Coca-Cola Moving Retailers Into the Digital Age While Meeting Consumers In the Metaverse

Lisa Johnston
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Campaigns coming through Coca-Cola’s new marketing structure are resonating more strongly with consumers, according to CEO James Quincey.

The Coca-Cola Company is pushing forward on getting its less digitally advanced retail partners up to speed, as the company continues its own efforts to digitize and streamline the enterprise to more effectively engage with consumers.

James Quincey, Coca-Cola chairman and CEO, classified the company’s retail partners as generally occupying two buckets: modern retailers that have been operating digitally for quite some time, and the company’s fragmented trade partners, a segment that makes up about half of its business.  

This part of the Coca-Cola universe was un-digitized largely because the retailers lacked computers or smartphones, said Quincey at Bernstein Strategic Decisions Conference, a fact that’s changed rapidly in the last few years. As these merchants advance, Coca-Cola too is upgrading its digital capabilities to propel them forward and establish digital relationships with these sellers.   

[See also: Why Coca-Cola is Discontinuing Honest Tea]

“What we see in that space is very clearly that we're going to have to upgrade our digital connectivity with those types of retailers,” he said, as providing the salesforce with a digital backup that allows them to buy products, get service orders, and request merchandising material all combines to sell more products.

“It’s self-evident that digitally enhancing and enabling the salesforce with the platform is going to continue to drive the business forward and make it more successful,” Quincey emphasized.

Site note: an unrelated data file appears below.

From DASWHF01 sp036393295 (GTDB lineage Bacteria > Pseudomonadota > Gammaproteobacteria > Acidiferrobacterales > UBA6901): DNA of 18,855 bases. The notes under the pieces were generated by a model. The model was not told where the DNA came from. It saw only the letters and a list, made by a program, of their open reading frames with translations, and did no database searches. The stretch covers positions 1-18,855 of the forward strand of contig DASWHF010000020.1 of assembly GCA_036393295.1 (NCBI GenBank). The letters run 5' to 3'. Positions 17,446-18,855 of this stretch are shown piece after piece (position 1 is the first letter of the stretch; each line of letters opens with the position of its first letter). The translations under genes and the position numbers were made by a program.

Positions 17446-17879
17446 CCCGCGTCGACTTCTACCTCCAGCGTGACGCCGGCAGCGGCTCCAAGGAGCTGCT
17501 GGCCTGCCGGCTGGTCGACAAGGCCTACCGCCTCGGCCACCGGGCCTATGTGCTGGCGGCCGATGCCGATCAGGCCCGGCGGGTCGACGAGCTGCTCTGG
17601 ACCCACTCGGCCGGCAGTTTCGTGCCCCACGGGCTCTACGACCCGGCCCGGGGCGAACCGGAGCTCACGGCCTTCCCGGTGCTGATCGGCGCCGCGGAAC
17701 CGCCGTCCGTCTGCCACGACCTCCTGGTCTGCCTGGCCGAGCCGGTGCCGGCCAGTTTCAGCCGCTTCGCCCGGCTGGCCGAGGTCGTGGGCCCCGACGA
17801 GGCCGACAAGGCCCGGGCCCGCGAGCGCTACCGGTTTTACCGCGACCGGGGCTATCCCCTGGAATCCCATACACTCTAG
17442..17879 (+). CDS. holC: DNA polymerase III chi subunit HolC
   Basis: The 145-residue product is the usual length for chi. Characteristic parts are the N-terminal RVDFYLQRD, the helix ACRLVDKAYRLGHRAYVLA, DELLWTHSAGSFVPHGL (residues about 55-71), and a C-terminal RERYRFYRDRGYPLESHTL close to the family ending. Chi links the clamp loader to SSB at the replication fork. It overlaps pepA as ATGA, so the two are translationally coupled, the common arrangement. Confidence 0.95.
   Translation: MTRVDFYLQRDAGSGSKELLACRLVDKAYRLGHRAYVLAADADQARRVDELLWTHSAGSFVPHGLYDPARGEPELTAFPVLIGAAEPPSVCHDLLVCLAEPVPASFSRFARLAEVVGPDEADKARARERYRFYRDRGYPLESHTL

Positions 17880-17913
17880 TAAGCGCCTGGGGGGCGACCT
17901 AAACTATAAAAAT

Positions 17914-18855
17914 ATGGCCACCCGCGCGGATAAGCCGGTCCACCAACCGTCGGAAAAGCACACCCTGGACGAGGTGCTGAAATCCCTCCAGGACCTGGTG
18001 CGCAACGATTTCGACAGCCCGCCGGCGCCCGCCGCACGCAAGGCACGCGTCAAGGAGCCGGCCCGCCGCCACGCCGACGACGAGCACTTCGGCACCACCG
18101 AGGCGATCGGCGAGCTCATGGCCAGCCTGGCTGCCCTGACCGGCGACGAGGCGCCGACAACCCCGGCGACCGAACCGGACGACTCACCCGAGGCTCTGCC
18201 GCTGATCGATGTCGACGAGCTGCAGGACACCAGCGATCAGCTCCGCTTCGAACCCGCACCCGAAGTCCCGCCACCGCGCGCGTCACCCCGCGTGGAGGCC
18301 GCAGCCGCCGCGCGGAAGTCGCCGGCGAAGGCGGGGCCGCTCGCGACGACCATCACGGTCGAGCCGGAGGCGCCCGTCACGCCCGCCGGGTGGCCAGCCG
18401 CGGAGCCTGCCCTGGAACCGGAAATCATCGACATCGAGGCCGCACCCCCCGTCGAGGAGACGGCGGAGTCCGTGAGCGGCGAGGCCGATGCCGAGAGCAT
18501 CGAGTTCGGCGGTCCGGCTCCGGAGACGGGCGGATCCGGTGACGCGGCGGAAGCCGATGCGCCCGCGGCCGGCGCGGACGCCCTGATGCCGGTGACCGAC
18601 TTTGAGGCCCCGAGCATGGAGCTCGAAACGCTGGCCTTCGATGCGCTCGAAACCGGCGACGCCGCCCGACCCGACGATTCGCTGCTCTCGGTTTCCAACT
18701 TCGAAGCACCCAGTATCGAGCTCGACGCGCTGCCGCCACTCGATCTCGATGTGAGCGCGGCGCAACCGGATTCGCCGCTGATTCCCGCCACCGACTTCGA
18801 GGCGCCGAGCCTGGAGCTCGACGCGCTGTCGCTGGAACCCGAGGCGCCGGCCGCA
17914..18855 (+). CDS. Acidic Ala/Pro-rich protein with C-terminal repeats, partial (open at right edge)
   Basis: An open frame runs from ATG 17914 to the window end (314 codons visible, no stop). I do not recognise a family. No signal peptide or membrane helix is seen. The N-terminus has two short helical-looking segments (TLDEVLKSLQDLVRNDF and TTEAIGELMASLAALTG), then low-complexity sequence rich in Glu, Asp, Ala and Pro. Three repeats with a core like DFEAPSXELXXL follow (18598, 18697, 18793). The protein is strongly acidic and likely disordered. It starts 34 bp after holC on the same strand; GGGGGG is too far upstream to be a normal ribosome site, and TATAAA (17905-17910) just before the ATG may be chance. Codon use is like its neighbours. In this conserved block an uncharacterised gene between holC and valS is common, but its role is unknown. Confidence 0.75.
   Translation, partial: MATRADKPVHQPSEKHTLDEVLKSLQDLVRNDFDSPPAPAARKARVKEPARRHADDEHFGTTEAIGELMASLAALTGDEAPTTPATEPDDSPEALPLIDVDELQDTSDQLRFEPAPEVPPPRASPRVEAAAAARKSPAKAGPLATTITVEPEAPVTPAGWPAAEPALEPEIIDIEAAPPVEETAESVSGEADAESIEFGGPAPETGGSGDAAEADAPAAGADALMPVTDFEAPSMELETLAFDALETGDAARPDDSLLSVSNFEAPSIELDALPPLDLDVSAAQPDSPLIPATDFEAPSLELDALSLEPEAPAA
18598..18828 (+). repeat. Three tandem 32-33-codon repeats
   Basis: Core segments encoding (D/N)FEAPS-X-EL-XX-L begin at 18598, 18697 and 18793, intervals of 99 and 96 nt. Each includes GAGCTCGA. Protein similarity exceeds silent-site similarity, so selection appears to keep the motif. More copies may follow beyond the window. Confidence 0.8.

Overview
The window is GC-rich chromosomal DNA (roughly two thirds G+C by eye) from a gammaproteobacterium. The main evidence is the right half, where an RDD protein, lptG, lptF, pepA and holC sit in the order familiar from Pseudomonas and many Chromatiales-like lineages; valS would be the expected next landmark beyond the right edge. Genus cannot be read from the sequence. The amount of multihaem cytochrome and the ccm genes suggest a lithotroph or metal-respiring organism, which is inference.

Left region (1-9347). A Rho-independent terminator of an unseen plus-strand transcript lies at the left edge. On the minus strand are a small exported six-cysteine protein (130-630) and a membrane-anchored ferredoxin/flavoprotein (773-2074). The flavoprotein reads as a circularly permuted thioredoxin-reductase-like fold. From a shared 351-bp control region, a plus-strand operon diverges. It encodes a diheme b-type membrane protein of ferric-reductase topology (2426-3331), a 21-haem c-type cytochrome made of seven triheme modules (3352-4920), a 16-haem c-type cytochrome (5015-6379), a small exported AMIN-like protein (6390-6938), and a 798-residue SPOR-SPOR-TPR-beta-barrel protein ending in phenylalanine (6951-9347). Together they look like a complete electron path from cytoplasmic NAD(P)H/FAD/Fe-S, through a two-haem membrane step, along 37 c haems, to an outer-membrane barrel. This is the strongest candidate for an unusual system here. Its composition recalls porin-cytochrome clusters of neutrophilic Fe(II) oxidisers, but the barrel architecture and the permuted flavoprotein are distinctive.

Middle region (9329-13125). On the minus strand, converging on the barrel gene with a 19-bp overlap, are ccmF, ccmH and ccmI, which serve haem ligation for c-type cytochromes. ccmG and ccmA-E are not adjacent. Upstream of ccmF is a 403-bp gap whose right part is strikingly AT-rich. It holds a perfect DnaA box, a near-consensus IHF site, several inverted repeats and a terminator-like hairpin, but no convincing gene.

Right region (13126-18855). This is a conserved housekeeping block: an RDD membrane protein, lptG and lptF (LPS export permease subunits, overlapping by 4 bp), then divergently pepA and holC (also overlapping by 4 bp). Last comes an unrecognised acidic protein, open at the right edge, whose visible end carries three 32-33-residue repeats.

As with many CPGs, the pandemic spurred Coca-Cola to execute new ways to digitally serve consumers and retailers. Other examples of these efforts include its Wabi digital ecosystem, which the company uses to sell beverage and multi-category orders both direct-to-consumer and B2B.

Used in regions with a high density of these independent retailers, such as Latin America, consumers can place an order in the Wabi mobile app, and the order is then routed to the nearest retailer, which has the option to accept the order and deliver the product.

More of What Consumer Want

Quincey also shared insight into the benefits Coca-Cola’s simplified marketing structure is bringing to the No. 14 consumer goods company, including enabling it to better connect with consumers. Campaigns coming through the new model, such as the Real Magic platform or Coca-Cola Starlight campaign, are resonated much more strongly with consumers with relatively little marketing, he said.

“It’s really moving to where the consumers are engaging,” the exec said of the metaverse-themed Coca-Cola Zero Sugar Byte launch, adding that the engagement for Starlight was significantly higher than traditional flavors. “The model has helped us both do the big things and get more bang for the buck and more contact with the consumers, but also shift the type of marketing to the things that generate more organic engagement with the consumer.”

[See also: Coca-Cola Revamping Sprite Logo & Packaging]

As part of this, Coca-Cola pop-up retail stores are stoking engagement by tapping into the appeal of collectability and limited editions — “and that's kind of where the consumer has moved to in terms of some of this engagement.”

“It’s not about selling the hoodie in the London store; that's not going to do anything for the numbers in of itself of the Coke company, nor is Coke Starlight or Coke Byte,” noted Quincey. “But it's the re-engagement with the consumers, with the brand and bringing them back to the big franchise that is the value of the initiatives. And if that's what they want to engage with to come back to the big franchise, then that's what we'll be doing more of.”

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